"You Left Me," a Discussion of the Poem by Emily Dickinson


You left me, sweet, two legacies, –

A legacy of love

A Heavenly Father would content,

Had He the offer of;

You left me boundaries of pain

Capacious as the sea,

Between eternity and time,

Your consciousness and me.

“You Left Me” is an amazingly concise poem. It communicates two immense ideas in the short space of two four-line stanzas.

Clearly, Emily Dickinson wrote the poem about somebody that was dear to her. It’s not clear whether the poem is about somebody who is far away or is about somebody who has died. Both were common in her life. The enduring nature of the poem is such that its meaning is consistent with either case and also consistent with additional cases where there is a physical or emotional separation between two people.

Chronologically, the poem was probably written in 1862, during the period of Dickinson’s most intense writing. In 1862 she wrote about 366 poems.

Her dear friend, Reverend Charles Wadsworth, left for San Francisco in 1862, and he is most likely the subject of the poem. Dickinson met him in Philadelphia in 1855 and only met him in person on two other occasions, including his visit to see her just before he left for San Francisco. However, her emotional attachment to Wadsworth remained strong for the rest of her life and she wrote him many letters. She called him her “dearest earthly friend.” Unfortunately, most of her letters to Wadsworth have not survived, and his letters to her were burned, at her request, after her death.

The first stanza of the poem, “You Left Me,” tells of being left with a deep love, one that even the Heavenly Father would be content with. That’s an impressive statement and makes any further description unnecessary.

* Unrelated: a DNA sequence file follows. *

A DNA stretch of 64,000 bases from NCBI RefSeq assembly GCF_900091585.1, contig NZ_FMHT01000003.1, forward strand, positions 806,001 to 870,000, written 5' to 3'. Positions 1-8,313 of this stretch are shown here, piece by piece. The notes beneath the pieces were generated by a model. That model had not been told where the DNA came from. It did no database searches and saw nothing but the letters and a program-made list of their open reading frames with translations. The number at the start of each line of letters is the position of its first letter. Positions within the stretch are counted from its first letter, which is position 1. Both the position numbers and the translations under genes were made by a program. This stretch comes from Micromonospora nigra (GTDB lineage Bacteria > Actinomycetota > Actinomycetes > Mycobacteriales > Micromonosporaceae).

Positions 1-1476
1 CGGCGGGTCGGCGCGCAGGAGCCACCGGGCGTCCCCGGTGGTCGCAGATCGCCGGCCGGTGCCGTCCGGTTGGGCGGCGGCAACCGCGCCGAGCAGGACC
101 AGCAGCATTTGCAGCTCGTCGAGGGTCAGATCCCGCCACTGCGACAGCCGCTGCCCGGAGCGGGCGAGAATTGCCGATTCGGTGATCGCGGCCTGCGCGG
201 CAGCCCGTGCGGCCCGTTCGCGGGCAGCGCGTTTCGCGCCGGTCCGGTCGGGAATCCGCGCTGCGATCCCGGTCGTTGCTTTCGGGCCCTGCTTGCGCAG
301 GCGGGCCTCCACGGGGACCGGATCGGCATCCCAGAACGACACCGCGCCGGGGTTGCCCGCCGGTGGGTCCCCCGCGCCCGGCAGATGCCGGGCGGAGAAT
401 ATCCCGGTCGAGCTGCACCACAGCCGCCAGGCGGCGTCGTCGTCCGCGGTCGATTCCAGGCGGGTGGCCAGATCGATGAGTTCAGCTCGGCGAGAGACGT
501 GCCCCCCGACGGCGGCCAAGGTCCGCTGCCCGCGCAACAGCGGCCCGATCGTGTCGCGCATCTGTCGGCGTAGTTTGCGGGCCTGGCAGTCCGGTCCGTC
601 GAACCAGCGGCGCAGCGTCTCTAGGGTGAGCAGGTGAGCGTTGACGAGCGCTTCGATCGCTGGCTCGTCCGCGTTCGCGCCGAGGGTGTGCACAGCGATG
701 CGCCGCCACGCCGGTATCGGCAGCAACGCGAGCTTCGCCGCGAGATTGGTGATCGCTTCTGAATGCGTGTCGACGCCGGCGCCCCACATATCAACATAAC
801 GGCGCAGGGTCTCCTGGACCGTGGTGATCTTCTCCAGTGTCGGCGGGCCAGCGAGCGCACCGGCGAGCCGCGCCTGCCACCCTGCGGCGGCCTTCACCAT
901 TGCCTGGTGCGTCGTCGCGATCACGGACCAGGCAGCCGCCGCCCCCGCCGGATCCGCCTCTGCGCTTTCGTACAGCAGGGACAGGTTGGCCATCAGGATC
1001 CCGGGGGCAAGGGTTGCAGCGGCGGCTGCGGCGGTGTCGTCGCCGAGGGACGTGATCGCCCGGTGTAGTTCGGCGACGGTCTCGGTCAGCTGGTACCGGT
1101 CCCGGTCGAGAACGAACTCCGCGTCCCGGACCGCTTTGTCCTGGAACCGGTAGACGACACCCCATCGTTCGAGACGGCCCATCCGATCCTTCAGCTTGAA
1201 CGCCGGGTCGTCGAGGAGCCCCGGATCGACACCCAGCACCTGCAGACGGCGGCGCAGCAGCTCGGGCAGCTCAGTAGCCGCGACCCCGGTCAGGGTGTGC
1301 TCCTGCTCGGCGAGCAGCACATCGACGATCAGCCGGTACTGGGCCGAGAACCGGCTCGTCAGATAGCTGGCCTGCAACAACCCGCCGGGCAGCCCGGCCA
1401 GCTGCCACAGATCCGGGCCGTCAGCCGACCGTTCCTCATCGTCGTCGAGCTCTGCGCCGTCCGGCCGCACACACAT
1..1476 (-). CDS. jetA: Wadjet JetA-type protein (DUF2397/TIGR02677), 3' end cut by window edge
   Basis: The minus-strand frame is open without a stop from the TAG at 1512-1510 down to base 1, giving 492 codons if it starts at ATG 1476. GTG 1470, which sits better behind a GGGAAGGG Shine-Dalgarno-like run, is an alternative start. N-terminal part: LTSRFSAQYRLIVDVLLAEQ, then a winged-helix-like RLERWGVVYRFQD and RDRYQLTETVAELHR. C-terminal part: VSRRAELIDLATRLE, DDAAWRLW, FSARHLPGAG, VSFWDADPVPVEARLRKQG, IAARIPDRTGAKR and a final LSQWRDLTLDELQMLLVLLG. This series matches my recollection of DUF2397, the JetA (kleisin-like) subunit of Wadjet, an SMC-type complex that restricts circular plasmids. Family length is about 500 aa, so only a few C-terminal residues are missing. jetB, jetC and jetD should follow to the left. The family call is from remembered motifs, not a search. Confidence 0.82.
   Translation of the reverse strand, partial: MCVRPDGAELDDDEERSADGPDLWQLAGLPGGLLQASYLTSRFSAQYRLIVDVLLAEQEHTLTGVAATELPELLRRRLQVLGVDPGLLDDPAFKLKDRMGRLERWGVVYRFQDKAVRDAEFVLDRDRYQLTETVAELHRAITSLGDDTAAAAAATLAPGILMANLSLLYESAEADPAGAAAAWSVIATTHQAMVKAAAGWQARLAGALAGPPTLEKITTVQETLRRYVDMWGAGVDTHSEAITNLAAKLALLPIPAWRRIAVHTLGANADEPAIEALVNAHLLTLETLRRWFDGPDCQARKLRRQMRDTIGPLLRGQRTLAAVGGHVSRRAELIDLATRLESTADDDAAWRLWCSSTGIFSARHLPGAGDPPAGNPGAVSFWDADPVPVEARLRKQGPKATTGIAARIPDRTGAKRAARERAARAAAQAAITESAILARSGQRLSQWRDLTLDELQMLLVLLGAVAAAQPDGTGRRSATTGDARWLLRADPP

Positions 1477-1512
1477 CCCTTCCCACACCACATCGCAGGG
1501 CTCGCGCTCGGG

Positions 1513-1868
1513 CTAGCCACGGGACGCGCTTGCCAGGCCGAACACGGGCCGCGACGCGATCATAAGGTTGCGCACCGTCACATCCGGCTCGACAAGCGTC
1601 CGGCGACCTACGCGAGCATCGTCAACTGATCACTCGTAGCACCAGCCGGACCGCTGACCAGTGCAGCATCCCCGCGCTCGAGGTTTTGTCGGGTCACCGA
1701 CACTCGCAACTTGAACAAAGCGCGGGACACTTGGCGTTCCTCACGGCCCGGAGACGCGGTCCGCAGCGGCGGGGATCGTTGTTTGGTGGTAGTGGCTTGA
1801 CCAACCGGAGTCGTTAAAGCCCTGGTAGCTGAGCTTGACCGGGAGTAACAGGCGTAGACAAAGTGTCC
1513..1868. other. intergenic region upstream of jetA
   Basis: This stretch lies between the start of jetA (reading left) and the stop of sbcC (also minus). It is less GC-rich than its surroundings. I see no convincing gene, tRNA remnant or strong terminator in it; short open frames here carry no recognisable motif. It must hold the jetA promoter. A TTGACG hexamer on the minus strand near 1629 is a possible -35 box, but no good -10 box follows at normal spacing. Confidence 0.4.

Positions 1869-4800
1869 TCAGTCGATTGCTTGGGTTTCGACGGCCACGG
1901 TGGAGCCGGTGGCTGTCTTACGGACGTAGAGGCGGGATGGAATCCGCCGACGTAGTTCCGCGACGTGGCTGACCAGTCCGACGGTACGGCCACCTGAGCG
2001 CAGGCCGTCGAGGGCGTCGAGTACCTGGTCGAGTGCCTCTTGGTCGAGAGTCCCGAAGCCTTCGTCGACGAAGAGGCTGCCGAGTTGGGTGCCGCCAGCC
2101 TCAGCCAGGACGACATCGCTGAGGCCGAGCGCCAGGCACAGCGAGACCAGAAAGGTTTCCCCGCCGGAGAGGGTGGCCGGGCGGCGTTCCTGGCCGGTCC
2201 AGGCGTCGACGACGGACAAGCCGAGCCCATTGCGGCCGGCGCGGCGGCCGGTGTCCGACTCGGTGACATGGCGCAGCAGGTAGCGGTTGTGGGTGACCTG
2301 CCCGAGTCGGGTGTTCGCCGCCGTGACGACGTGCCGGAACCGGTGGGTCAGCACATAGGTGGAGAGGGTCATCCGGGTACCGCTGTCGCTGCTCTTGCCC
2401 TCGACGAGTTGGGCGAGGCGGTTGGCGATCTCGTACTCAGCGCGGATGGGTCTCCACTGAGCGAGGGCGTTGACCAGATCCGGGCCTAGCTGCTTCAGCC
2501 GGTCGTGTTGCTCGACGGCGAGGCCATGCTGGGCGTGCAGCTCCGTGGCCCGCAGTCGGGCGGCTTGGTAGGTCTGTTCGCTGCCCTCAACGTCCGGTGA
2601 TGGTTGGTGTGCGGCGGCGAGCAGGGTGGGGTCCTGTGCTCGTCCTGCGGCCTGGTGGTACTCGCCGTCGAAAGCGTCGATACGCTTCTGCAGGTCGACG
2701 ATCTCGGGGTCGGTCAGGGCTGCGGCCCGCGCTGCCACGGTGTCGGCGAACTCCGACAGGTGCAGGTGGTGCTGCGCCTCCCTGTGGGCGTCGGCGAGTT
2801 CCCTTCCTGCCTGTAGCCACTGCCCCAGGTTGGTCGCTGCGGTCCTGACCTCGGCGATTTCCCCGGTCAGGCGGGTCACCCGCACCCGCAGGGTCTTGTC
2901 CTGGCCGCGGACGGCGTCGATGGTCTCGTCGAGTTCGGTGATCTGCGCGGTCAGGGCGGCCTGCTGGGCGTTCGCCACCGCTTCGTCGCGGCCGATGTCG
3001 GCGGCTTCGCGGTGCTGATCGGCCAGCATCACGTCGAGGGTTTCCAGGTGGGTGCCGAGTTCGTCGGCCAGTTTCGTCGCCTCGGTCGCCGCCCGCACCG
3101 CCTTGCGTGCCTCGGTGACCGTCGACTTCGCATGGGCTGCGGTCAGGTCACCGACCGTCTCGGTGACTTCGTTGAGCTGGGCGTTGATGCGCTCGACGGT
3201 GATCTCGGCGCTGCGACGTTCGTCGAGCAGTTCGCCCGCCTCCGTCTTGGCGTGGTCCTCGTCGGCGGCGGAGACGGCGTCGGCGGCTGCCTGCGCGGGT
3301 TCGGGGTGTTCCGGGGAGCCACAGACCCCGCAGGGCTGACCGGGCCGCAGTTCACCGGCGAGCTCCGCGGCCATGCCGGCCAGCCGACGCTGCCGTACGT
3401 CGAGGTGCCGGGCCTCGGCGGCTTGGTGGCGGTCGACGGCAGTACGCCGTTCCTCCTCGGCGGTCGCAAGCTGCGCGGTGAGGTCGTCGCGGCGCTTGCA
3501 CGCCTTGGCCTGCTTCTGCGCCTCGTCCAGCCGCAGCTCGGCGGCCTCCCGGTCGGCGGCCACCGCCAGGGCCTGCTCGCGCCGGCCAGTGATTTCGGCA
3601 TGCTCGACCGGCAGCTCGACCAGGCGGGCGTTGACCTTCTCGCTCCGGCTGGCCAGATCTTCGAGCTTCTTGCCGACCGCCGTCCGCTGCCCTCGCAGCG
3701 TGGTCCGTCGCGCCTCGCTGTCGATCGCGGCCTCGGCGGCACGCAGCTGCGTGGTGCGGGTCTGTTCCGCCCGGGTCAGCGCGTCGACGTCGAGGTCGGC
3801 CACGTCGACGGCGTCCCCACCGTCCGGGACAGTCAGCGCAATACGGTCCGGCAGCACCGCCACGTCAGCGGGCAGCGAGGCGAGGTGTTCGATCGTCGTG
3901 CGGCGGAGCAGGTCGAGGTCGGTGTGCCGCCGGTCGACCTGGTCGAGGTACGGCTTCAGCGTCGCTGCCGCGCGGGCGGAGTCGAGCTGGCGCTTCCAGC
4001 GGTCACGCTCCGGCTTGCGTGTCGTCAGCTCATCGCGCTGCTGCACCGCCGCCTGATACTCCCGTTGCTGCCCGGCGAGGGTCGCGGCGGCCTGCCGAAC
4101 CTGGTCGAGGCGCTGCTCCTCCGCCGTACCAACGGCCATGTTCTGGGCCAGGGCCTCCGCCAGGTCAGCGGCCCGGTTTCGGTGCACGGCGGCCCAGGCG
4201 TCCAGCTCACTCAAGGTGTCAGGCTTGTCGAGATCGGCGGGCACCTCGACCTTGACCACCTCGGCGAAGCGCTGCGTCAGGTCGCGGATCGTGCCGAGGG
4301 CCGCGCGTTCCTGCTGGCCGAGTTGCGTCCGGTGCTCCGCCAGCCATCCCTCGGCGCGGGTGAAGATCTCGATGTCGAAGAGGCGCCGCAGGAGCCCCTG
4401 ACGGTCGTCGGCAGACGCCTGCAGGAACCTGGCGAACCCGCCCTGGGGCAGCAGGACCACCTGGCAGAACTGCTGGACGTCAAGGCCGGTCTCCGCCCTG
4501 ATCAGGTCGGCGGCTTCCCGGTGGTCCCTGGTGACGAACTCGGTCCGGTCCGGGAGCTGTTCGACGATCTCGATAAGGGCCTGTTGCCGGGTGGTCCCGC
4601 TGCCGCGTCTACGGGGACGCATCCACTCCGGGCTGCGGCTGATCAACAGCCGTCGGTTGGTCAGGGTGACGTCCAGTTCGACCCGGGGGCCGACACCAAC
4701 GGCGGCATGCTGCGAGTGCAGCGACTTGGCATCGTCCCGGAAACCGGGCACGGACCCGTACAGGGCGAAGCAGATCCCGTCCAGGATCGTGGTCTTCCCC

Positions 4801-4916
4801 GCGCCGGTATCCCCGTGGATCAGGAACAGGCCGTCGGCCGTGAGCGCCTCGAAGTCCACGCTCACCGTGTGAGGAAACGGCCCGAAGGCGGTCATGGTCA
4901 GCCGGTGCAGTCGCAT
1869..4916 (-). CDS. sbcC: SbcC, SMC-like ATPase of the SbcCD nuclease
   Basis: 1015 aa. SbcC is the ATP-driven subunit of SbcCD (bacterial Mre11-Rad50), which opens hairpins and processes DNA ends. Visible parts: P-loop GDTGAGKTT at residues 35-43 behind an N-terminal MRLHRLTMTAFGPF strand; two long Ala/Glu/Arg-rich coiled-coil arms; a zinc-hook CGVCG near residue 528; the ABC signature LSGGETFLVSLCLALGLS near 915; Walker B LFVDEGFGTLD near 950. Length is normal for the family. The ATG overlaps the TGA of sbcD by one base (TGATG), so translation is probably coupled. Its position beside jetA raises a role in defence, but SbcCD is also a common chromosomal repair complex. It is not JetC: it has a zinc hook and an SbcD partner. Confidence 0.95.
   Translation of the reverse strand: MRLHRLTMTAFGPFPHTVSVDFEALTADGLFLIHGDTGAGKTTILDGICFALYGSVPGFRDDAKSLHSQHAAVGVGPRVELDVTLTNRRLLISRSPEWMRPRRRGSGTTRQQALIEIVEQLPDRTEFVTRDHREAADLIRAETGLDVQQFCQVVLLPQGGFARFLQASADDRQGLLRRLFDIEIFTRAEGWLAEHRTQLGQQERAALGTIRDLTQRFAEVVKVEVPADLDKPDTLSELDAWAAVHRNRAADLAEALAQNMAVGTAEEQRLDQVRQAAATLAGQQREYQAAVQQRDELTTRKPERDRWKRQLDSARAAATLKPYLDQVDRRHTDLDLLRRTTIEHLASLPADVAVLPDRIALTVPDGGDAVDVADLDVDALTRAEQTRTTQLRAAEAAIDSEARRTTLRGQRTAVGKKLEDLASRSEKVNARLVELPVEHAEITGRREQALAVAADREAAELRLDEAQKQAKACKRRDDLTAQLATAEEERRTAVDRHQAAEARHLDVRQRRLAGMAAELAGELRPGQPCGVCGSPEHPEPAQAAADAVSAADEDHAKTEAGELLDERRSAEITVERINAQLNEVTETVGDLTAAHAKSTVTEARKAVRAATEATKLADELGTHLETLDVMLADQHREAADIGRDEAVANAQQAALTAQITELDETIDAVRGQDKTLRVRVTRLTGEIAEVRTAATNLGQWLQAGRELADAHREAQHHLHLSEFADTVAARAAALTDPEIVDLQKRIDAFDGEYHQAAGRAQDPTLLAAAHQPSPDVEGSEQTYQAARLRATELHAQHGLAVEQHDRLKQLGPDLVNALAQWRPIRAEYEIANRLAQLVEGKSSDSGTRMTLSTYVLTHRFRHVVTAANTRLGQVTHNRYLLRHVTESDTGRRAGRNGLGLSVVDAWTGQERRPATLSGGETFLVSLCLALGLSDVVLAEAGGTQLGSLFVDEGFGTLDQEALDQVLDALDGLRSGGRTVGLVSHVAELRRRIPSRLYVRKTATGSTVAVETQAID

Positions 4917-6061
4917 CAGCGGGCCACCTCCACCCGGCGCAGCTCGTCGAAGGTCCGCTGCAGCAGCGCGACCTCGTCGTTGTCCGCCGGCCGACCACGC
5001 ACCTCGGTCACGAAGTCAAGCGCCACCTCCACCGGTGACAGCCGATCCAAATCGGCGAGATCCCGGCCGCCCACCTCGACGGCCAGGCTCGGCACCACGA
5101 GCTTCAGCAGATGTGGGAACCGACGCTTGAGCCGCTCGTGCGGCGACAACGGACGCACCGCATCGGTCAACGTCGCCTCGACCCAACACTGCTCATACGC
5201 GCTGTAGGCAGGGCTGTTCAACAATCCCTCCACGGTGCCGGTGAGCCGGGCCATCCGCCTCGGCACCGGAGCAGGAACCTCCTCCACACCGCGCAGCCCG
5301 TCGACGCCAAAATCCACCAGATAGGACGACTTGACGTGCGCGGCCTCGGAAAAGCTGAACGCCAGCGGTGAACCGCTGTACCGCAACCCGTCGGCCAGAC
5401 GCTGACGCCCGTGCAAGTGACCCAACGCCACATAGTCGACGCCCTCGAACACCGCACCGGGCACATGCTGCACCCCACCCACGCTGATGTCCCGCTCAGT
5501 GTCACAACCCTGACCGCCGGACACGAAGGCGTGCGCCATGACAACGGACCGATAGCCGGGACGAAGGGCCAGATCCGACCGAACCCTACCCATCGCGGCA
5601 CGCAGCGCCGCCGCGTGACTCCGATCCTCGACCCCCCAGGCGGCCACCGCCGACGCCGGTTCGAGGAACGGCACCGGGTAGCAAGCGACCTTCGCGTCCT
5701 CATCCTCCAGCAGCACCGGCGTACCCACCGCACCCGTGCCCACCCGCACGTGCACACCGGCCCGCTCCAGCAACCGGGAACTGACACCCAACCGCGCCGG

The second stanza talks about an emptiness that has been left. It’s obviously a huge pain, as big as the sea and compared to eternity. This legacy stands as a significant contrast to the legacy described in the first stanza.

A third stanza to tie everything together into a conclusion was not written. The last line of the second stanza, “Your consciousness and me,” seems to sufficiently bring the reader back from the two huge ideas just presented to the groundedness of the consciousness of two real people.

The stanzas are written very formally with a ballad meter, iambic tetrameter followed by iambic trimeter. The rhyme is also very precise in the second and fourth lines of each stanza. There are no near rhymes in this poem. Also, the use of anaphora, the repetition of “You left me” to start each stanza, helps to create a very formally designed poem.

As a result of these poetic features, Dickinson was able to create an easily understandable yet highly meaningful short poem. The skill and the insights are both impressive.

Garry Gamber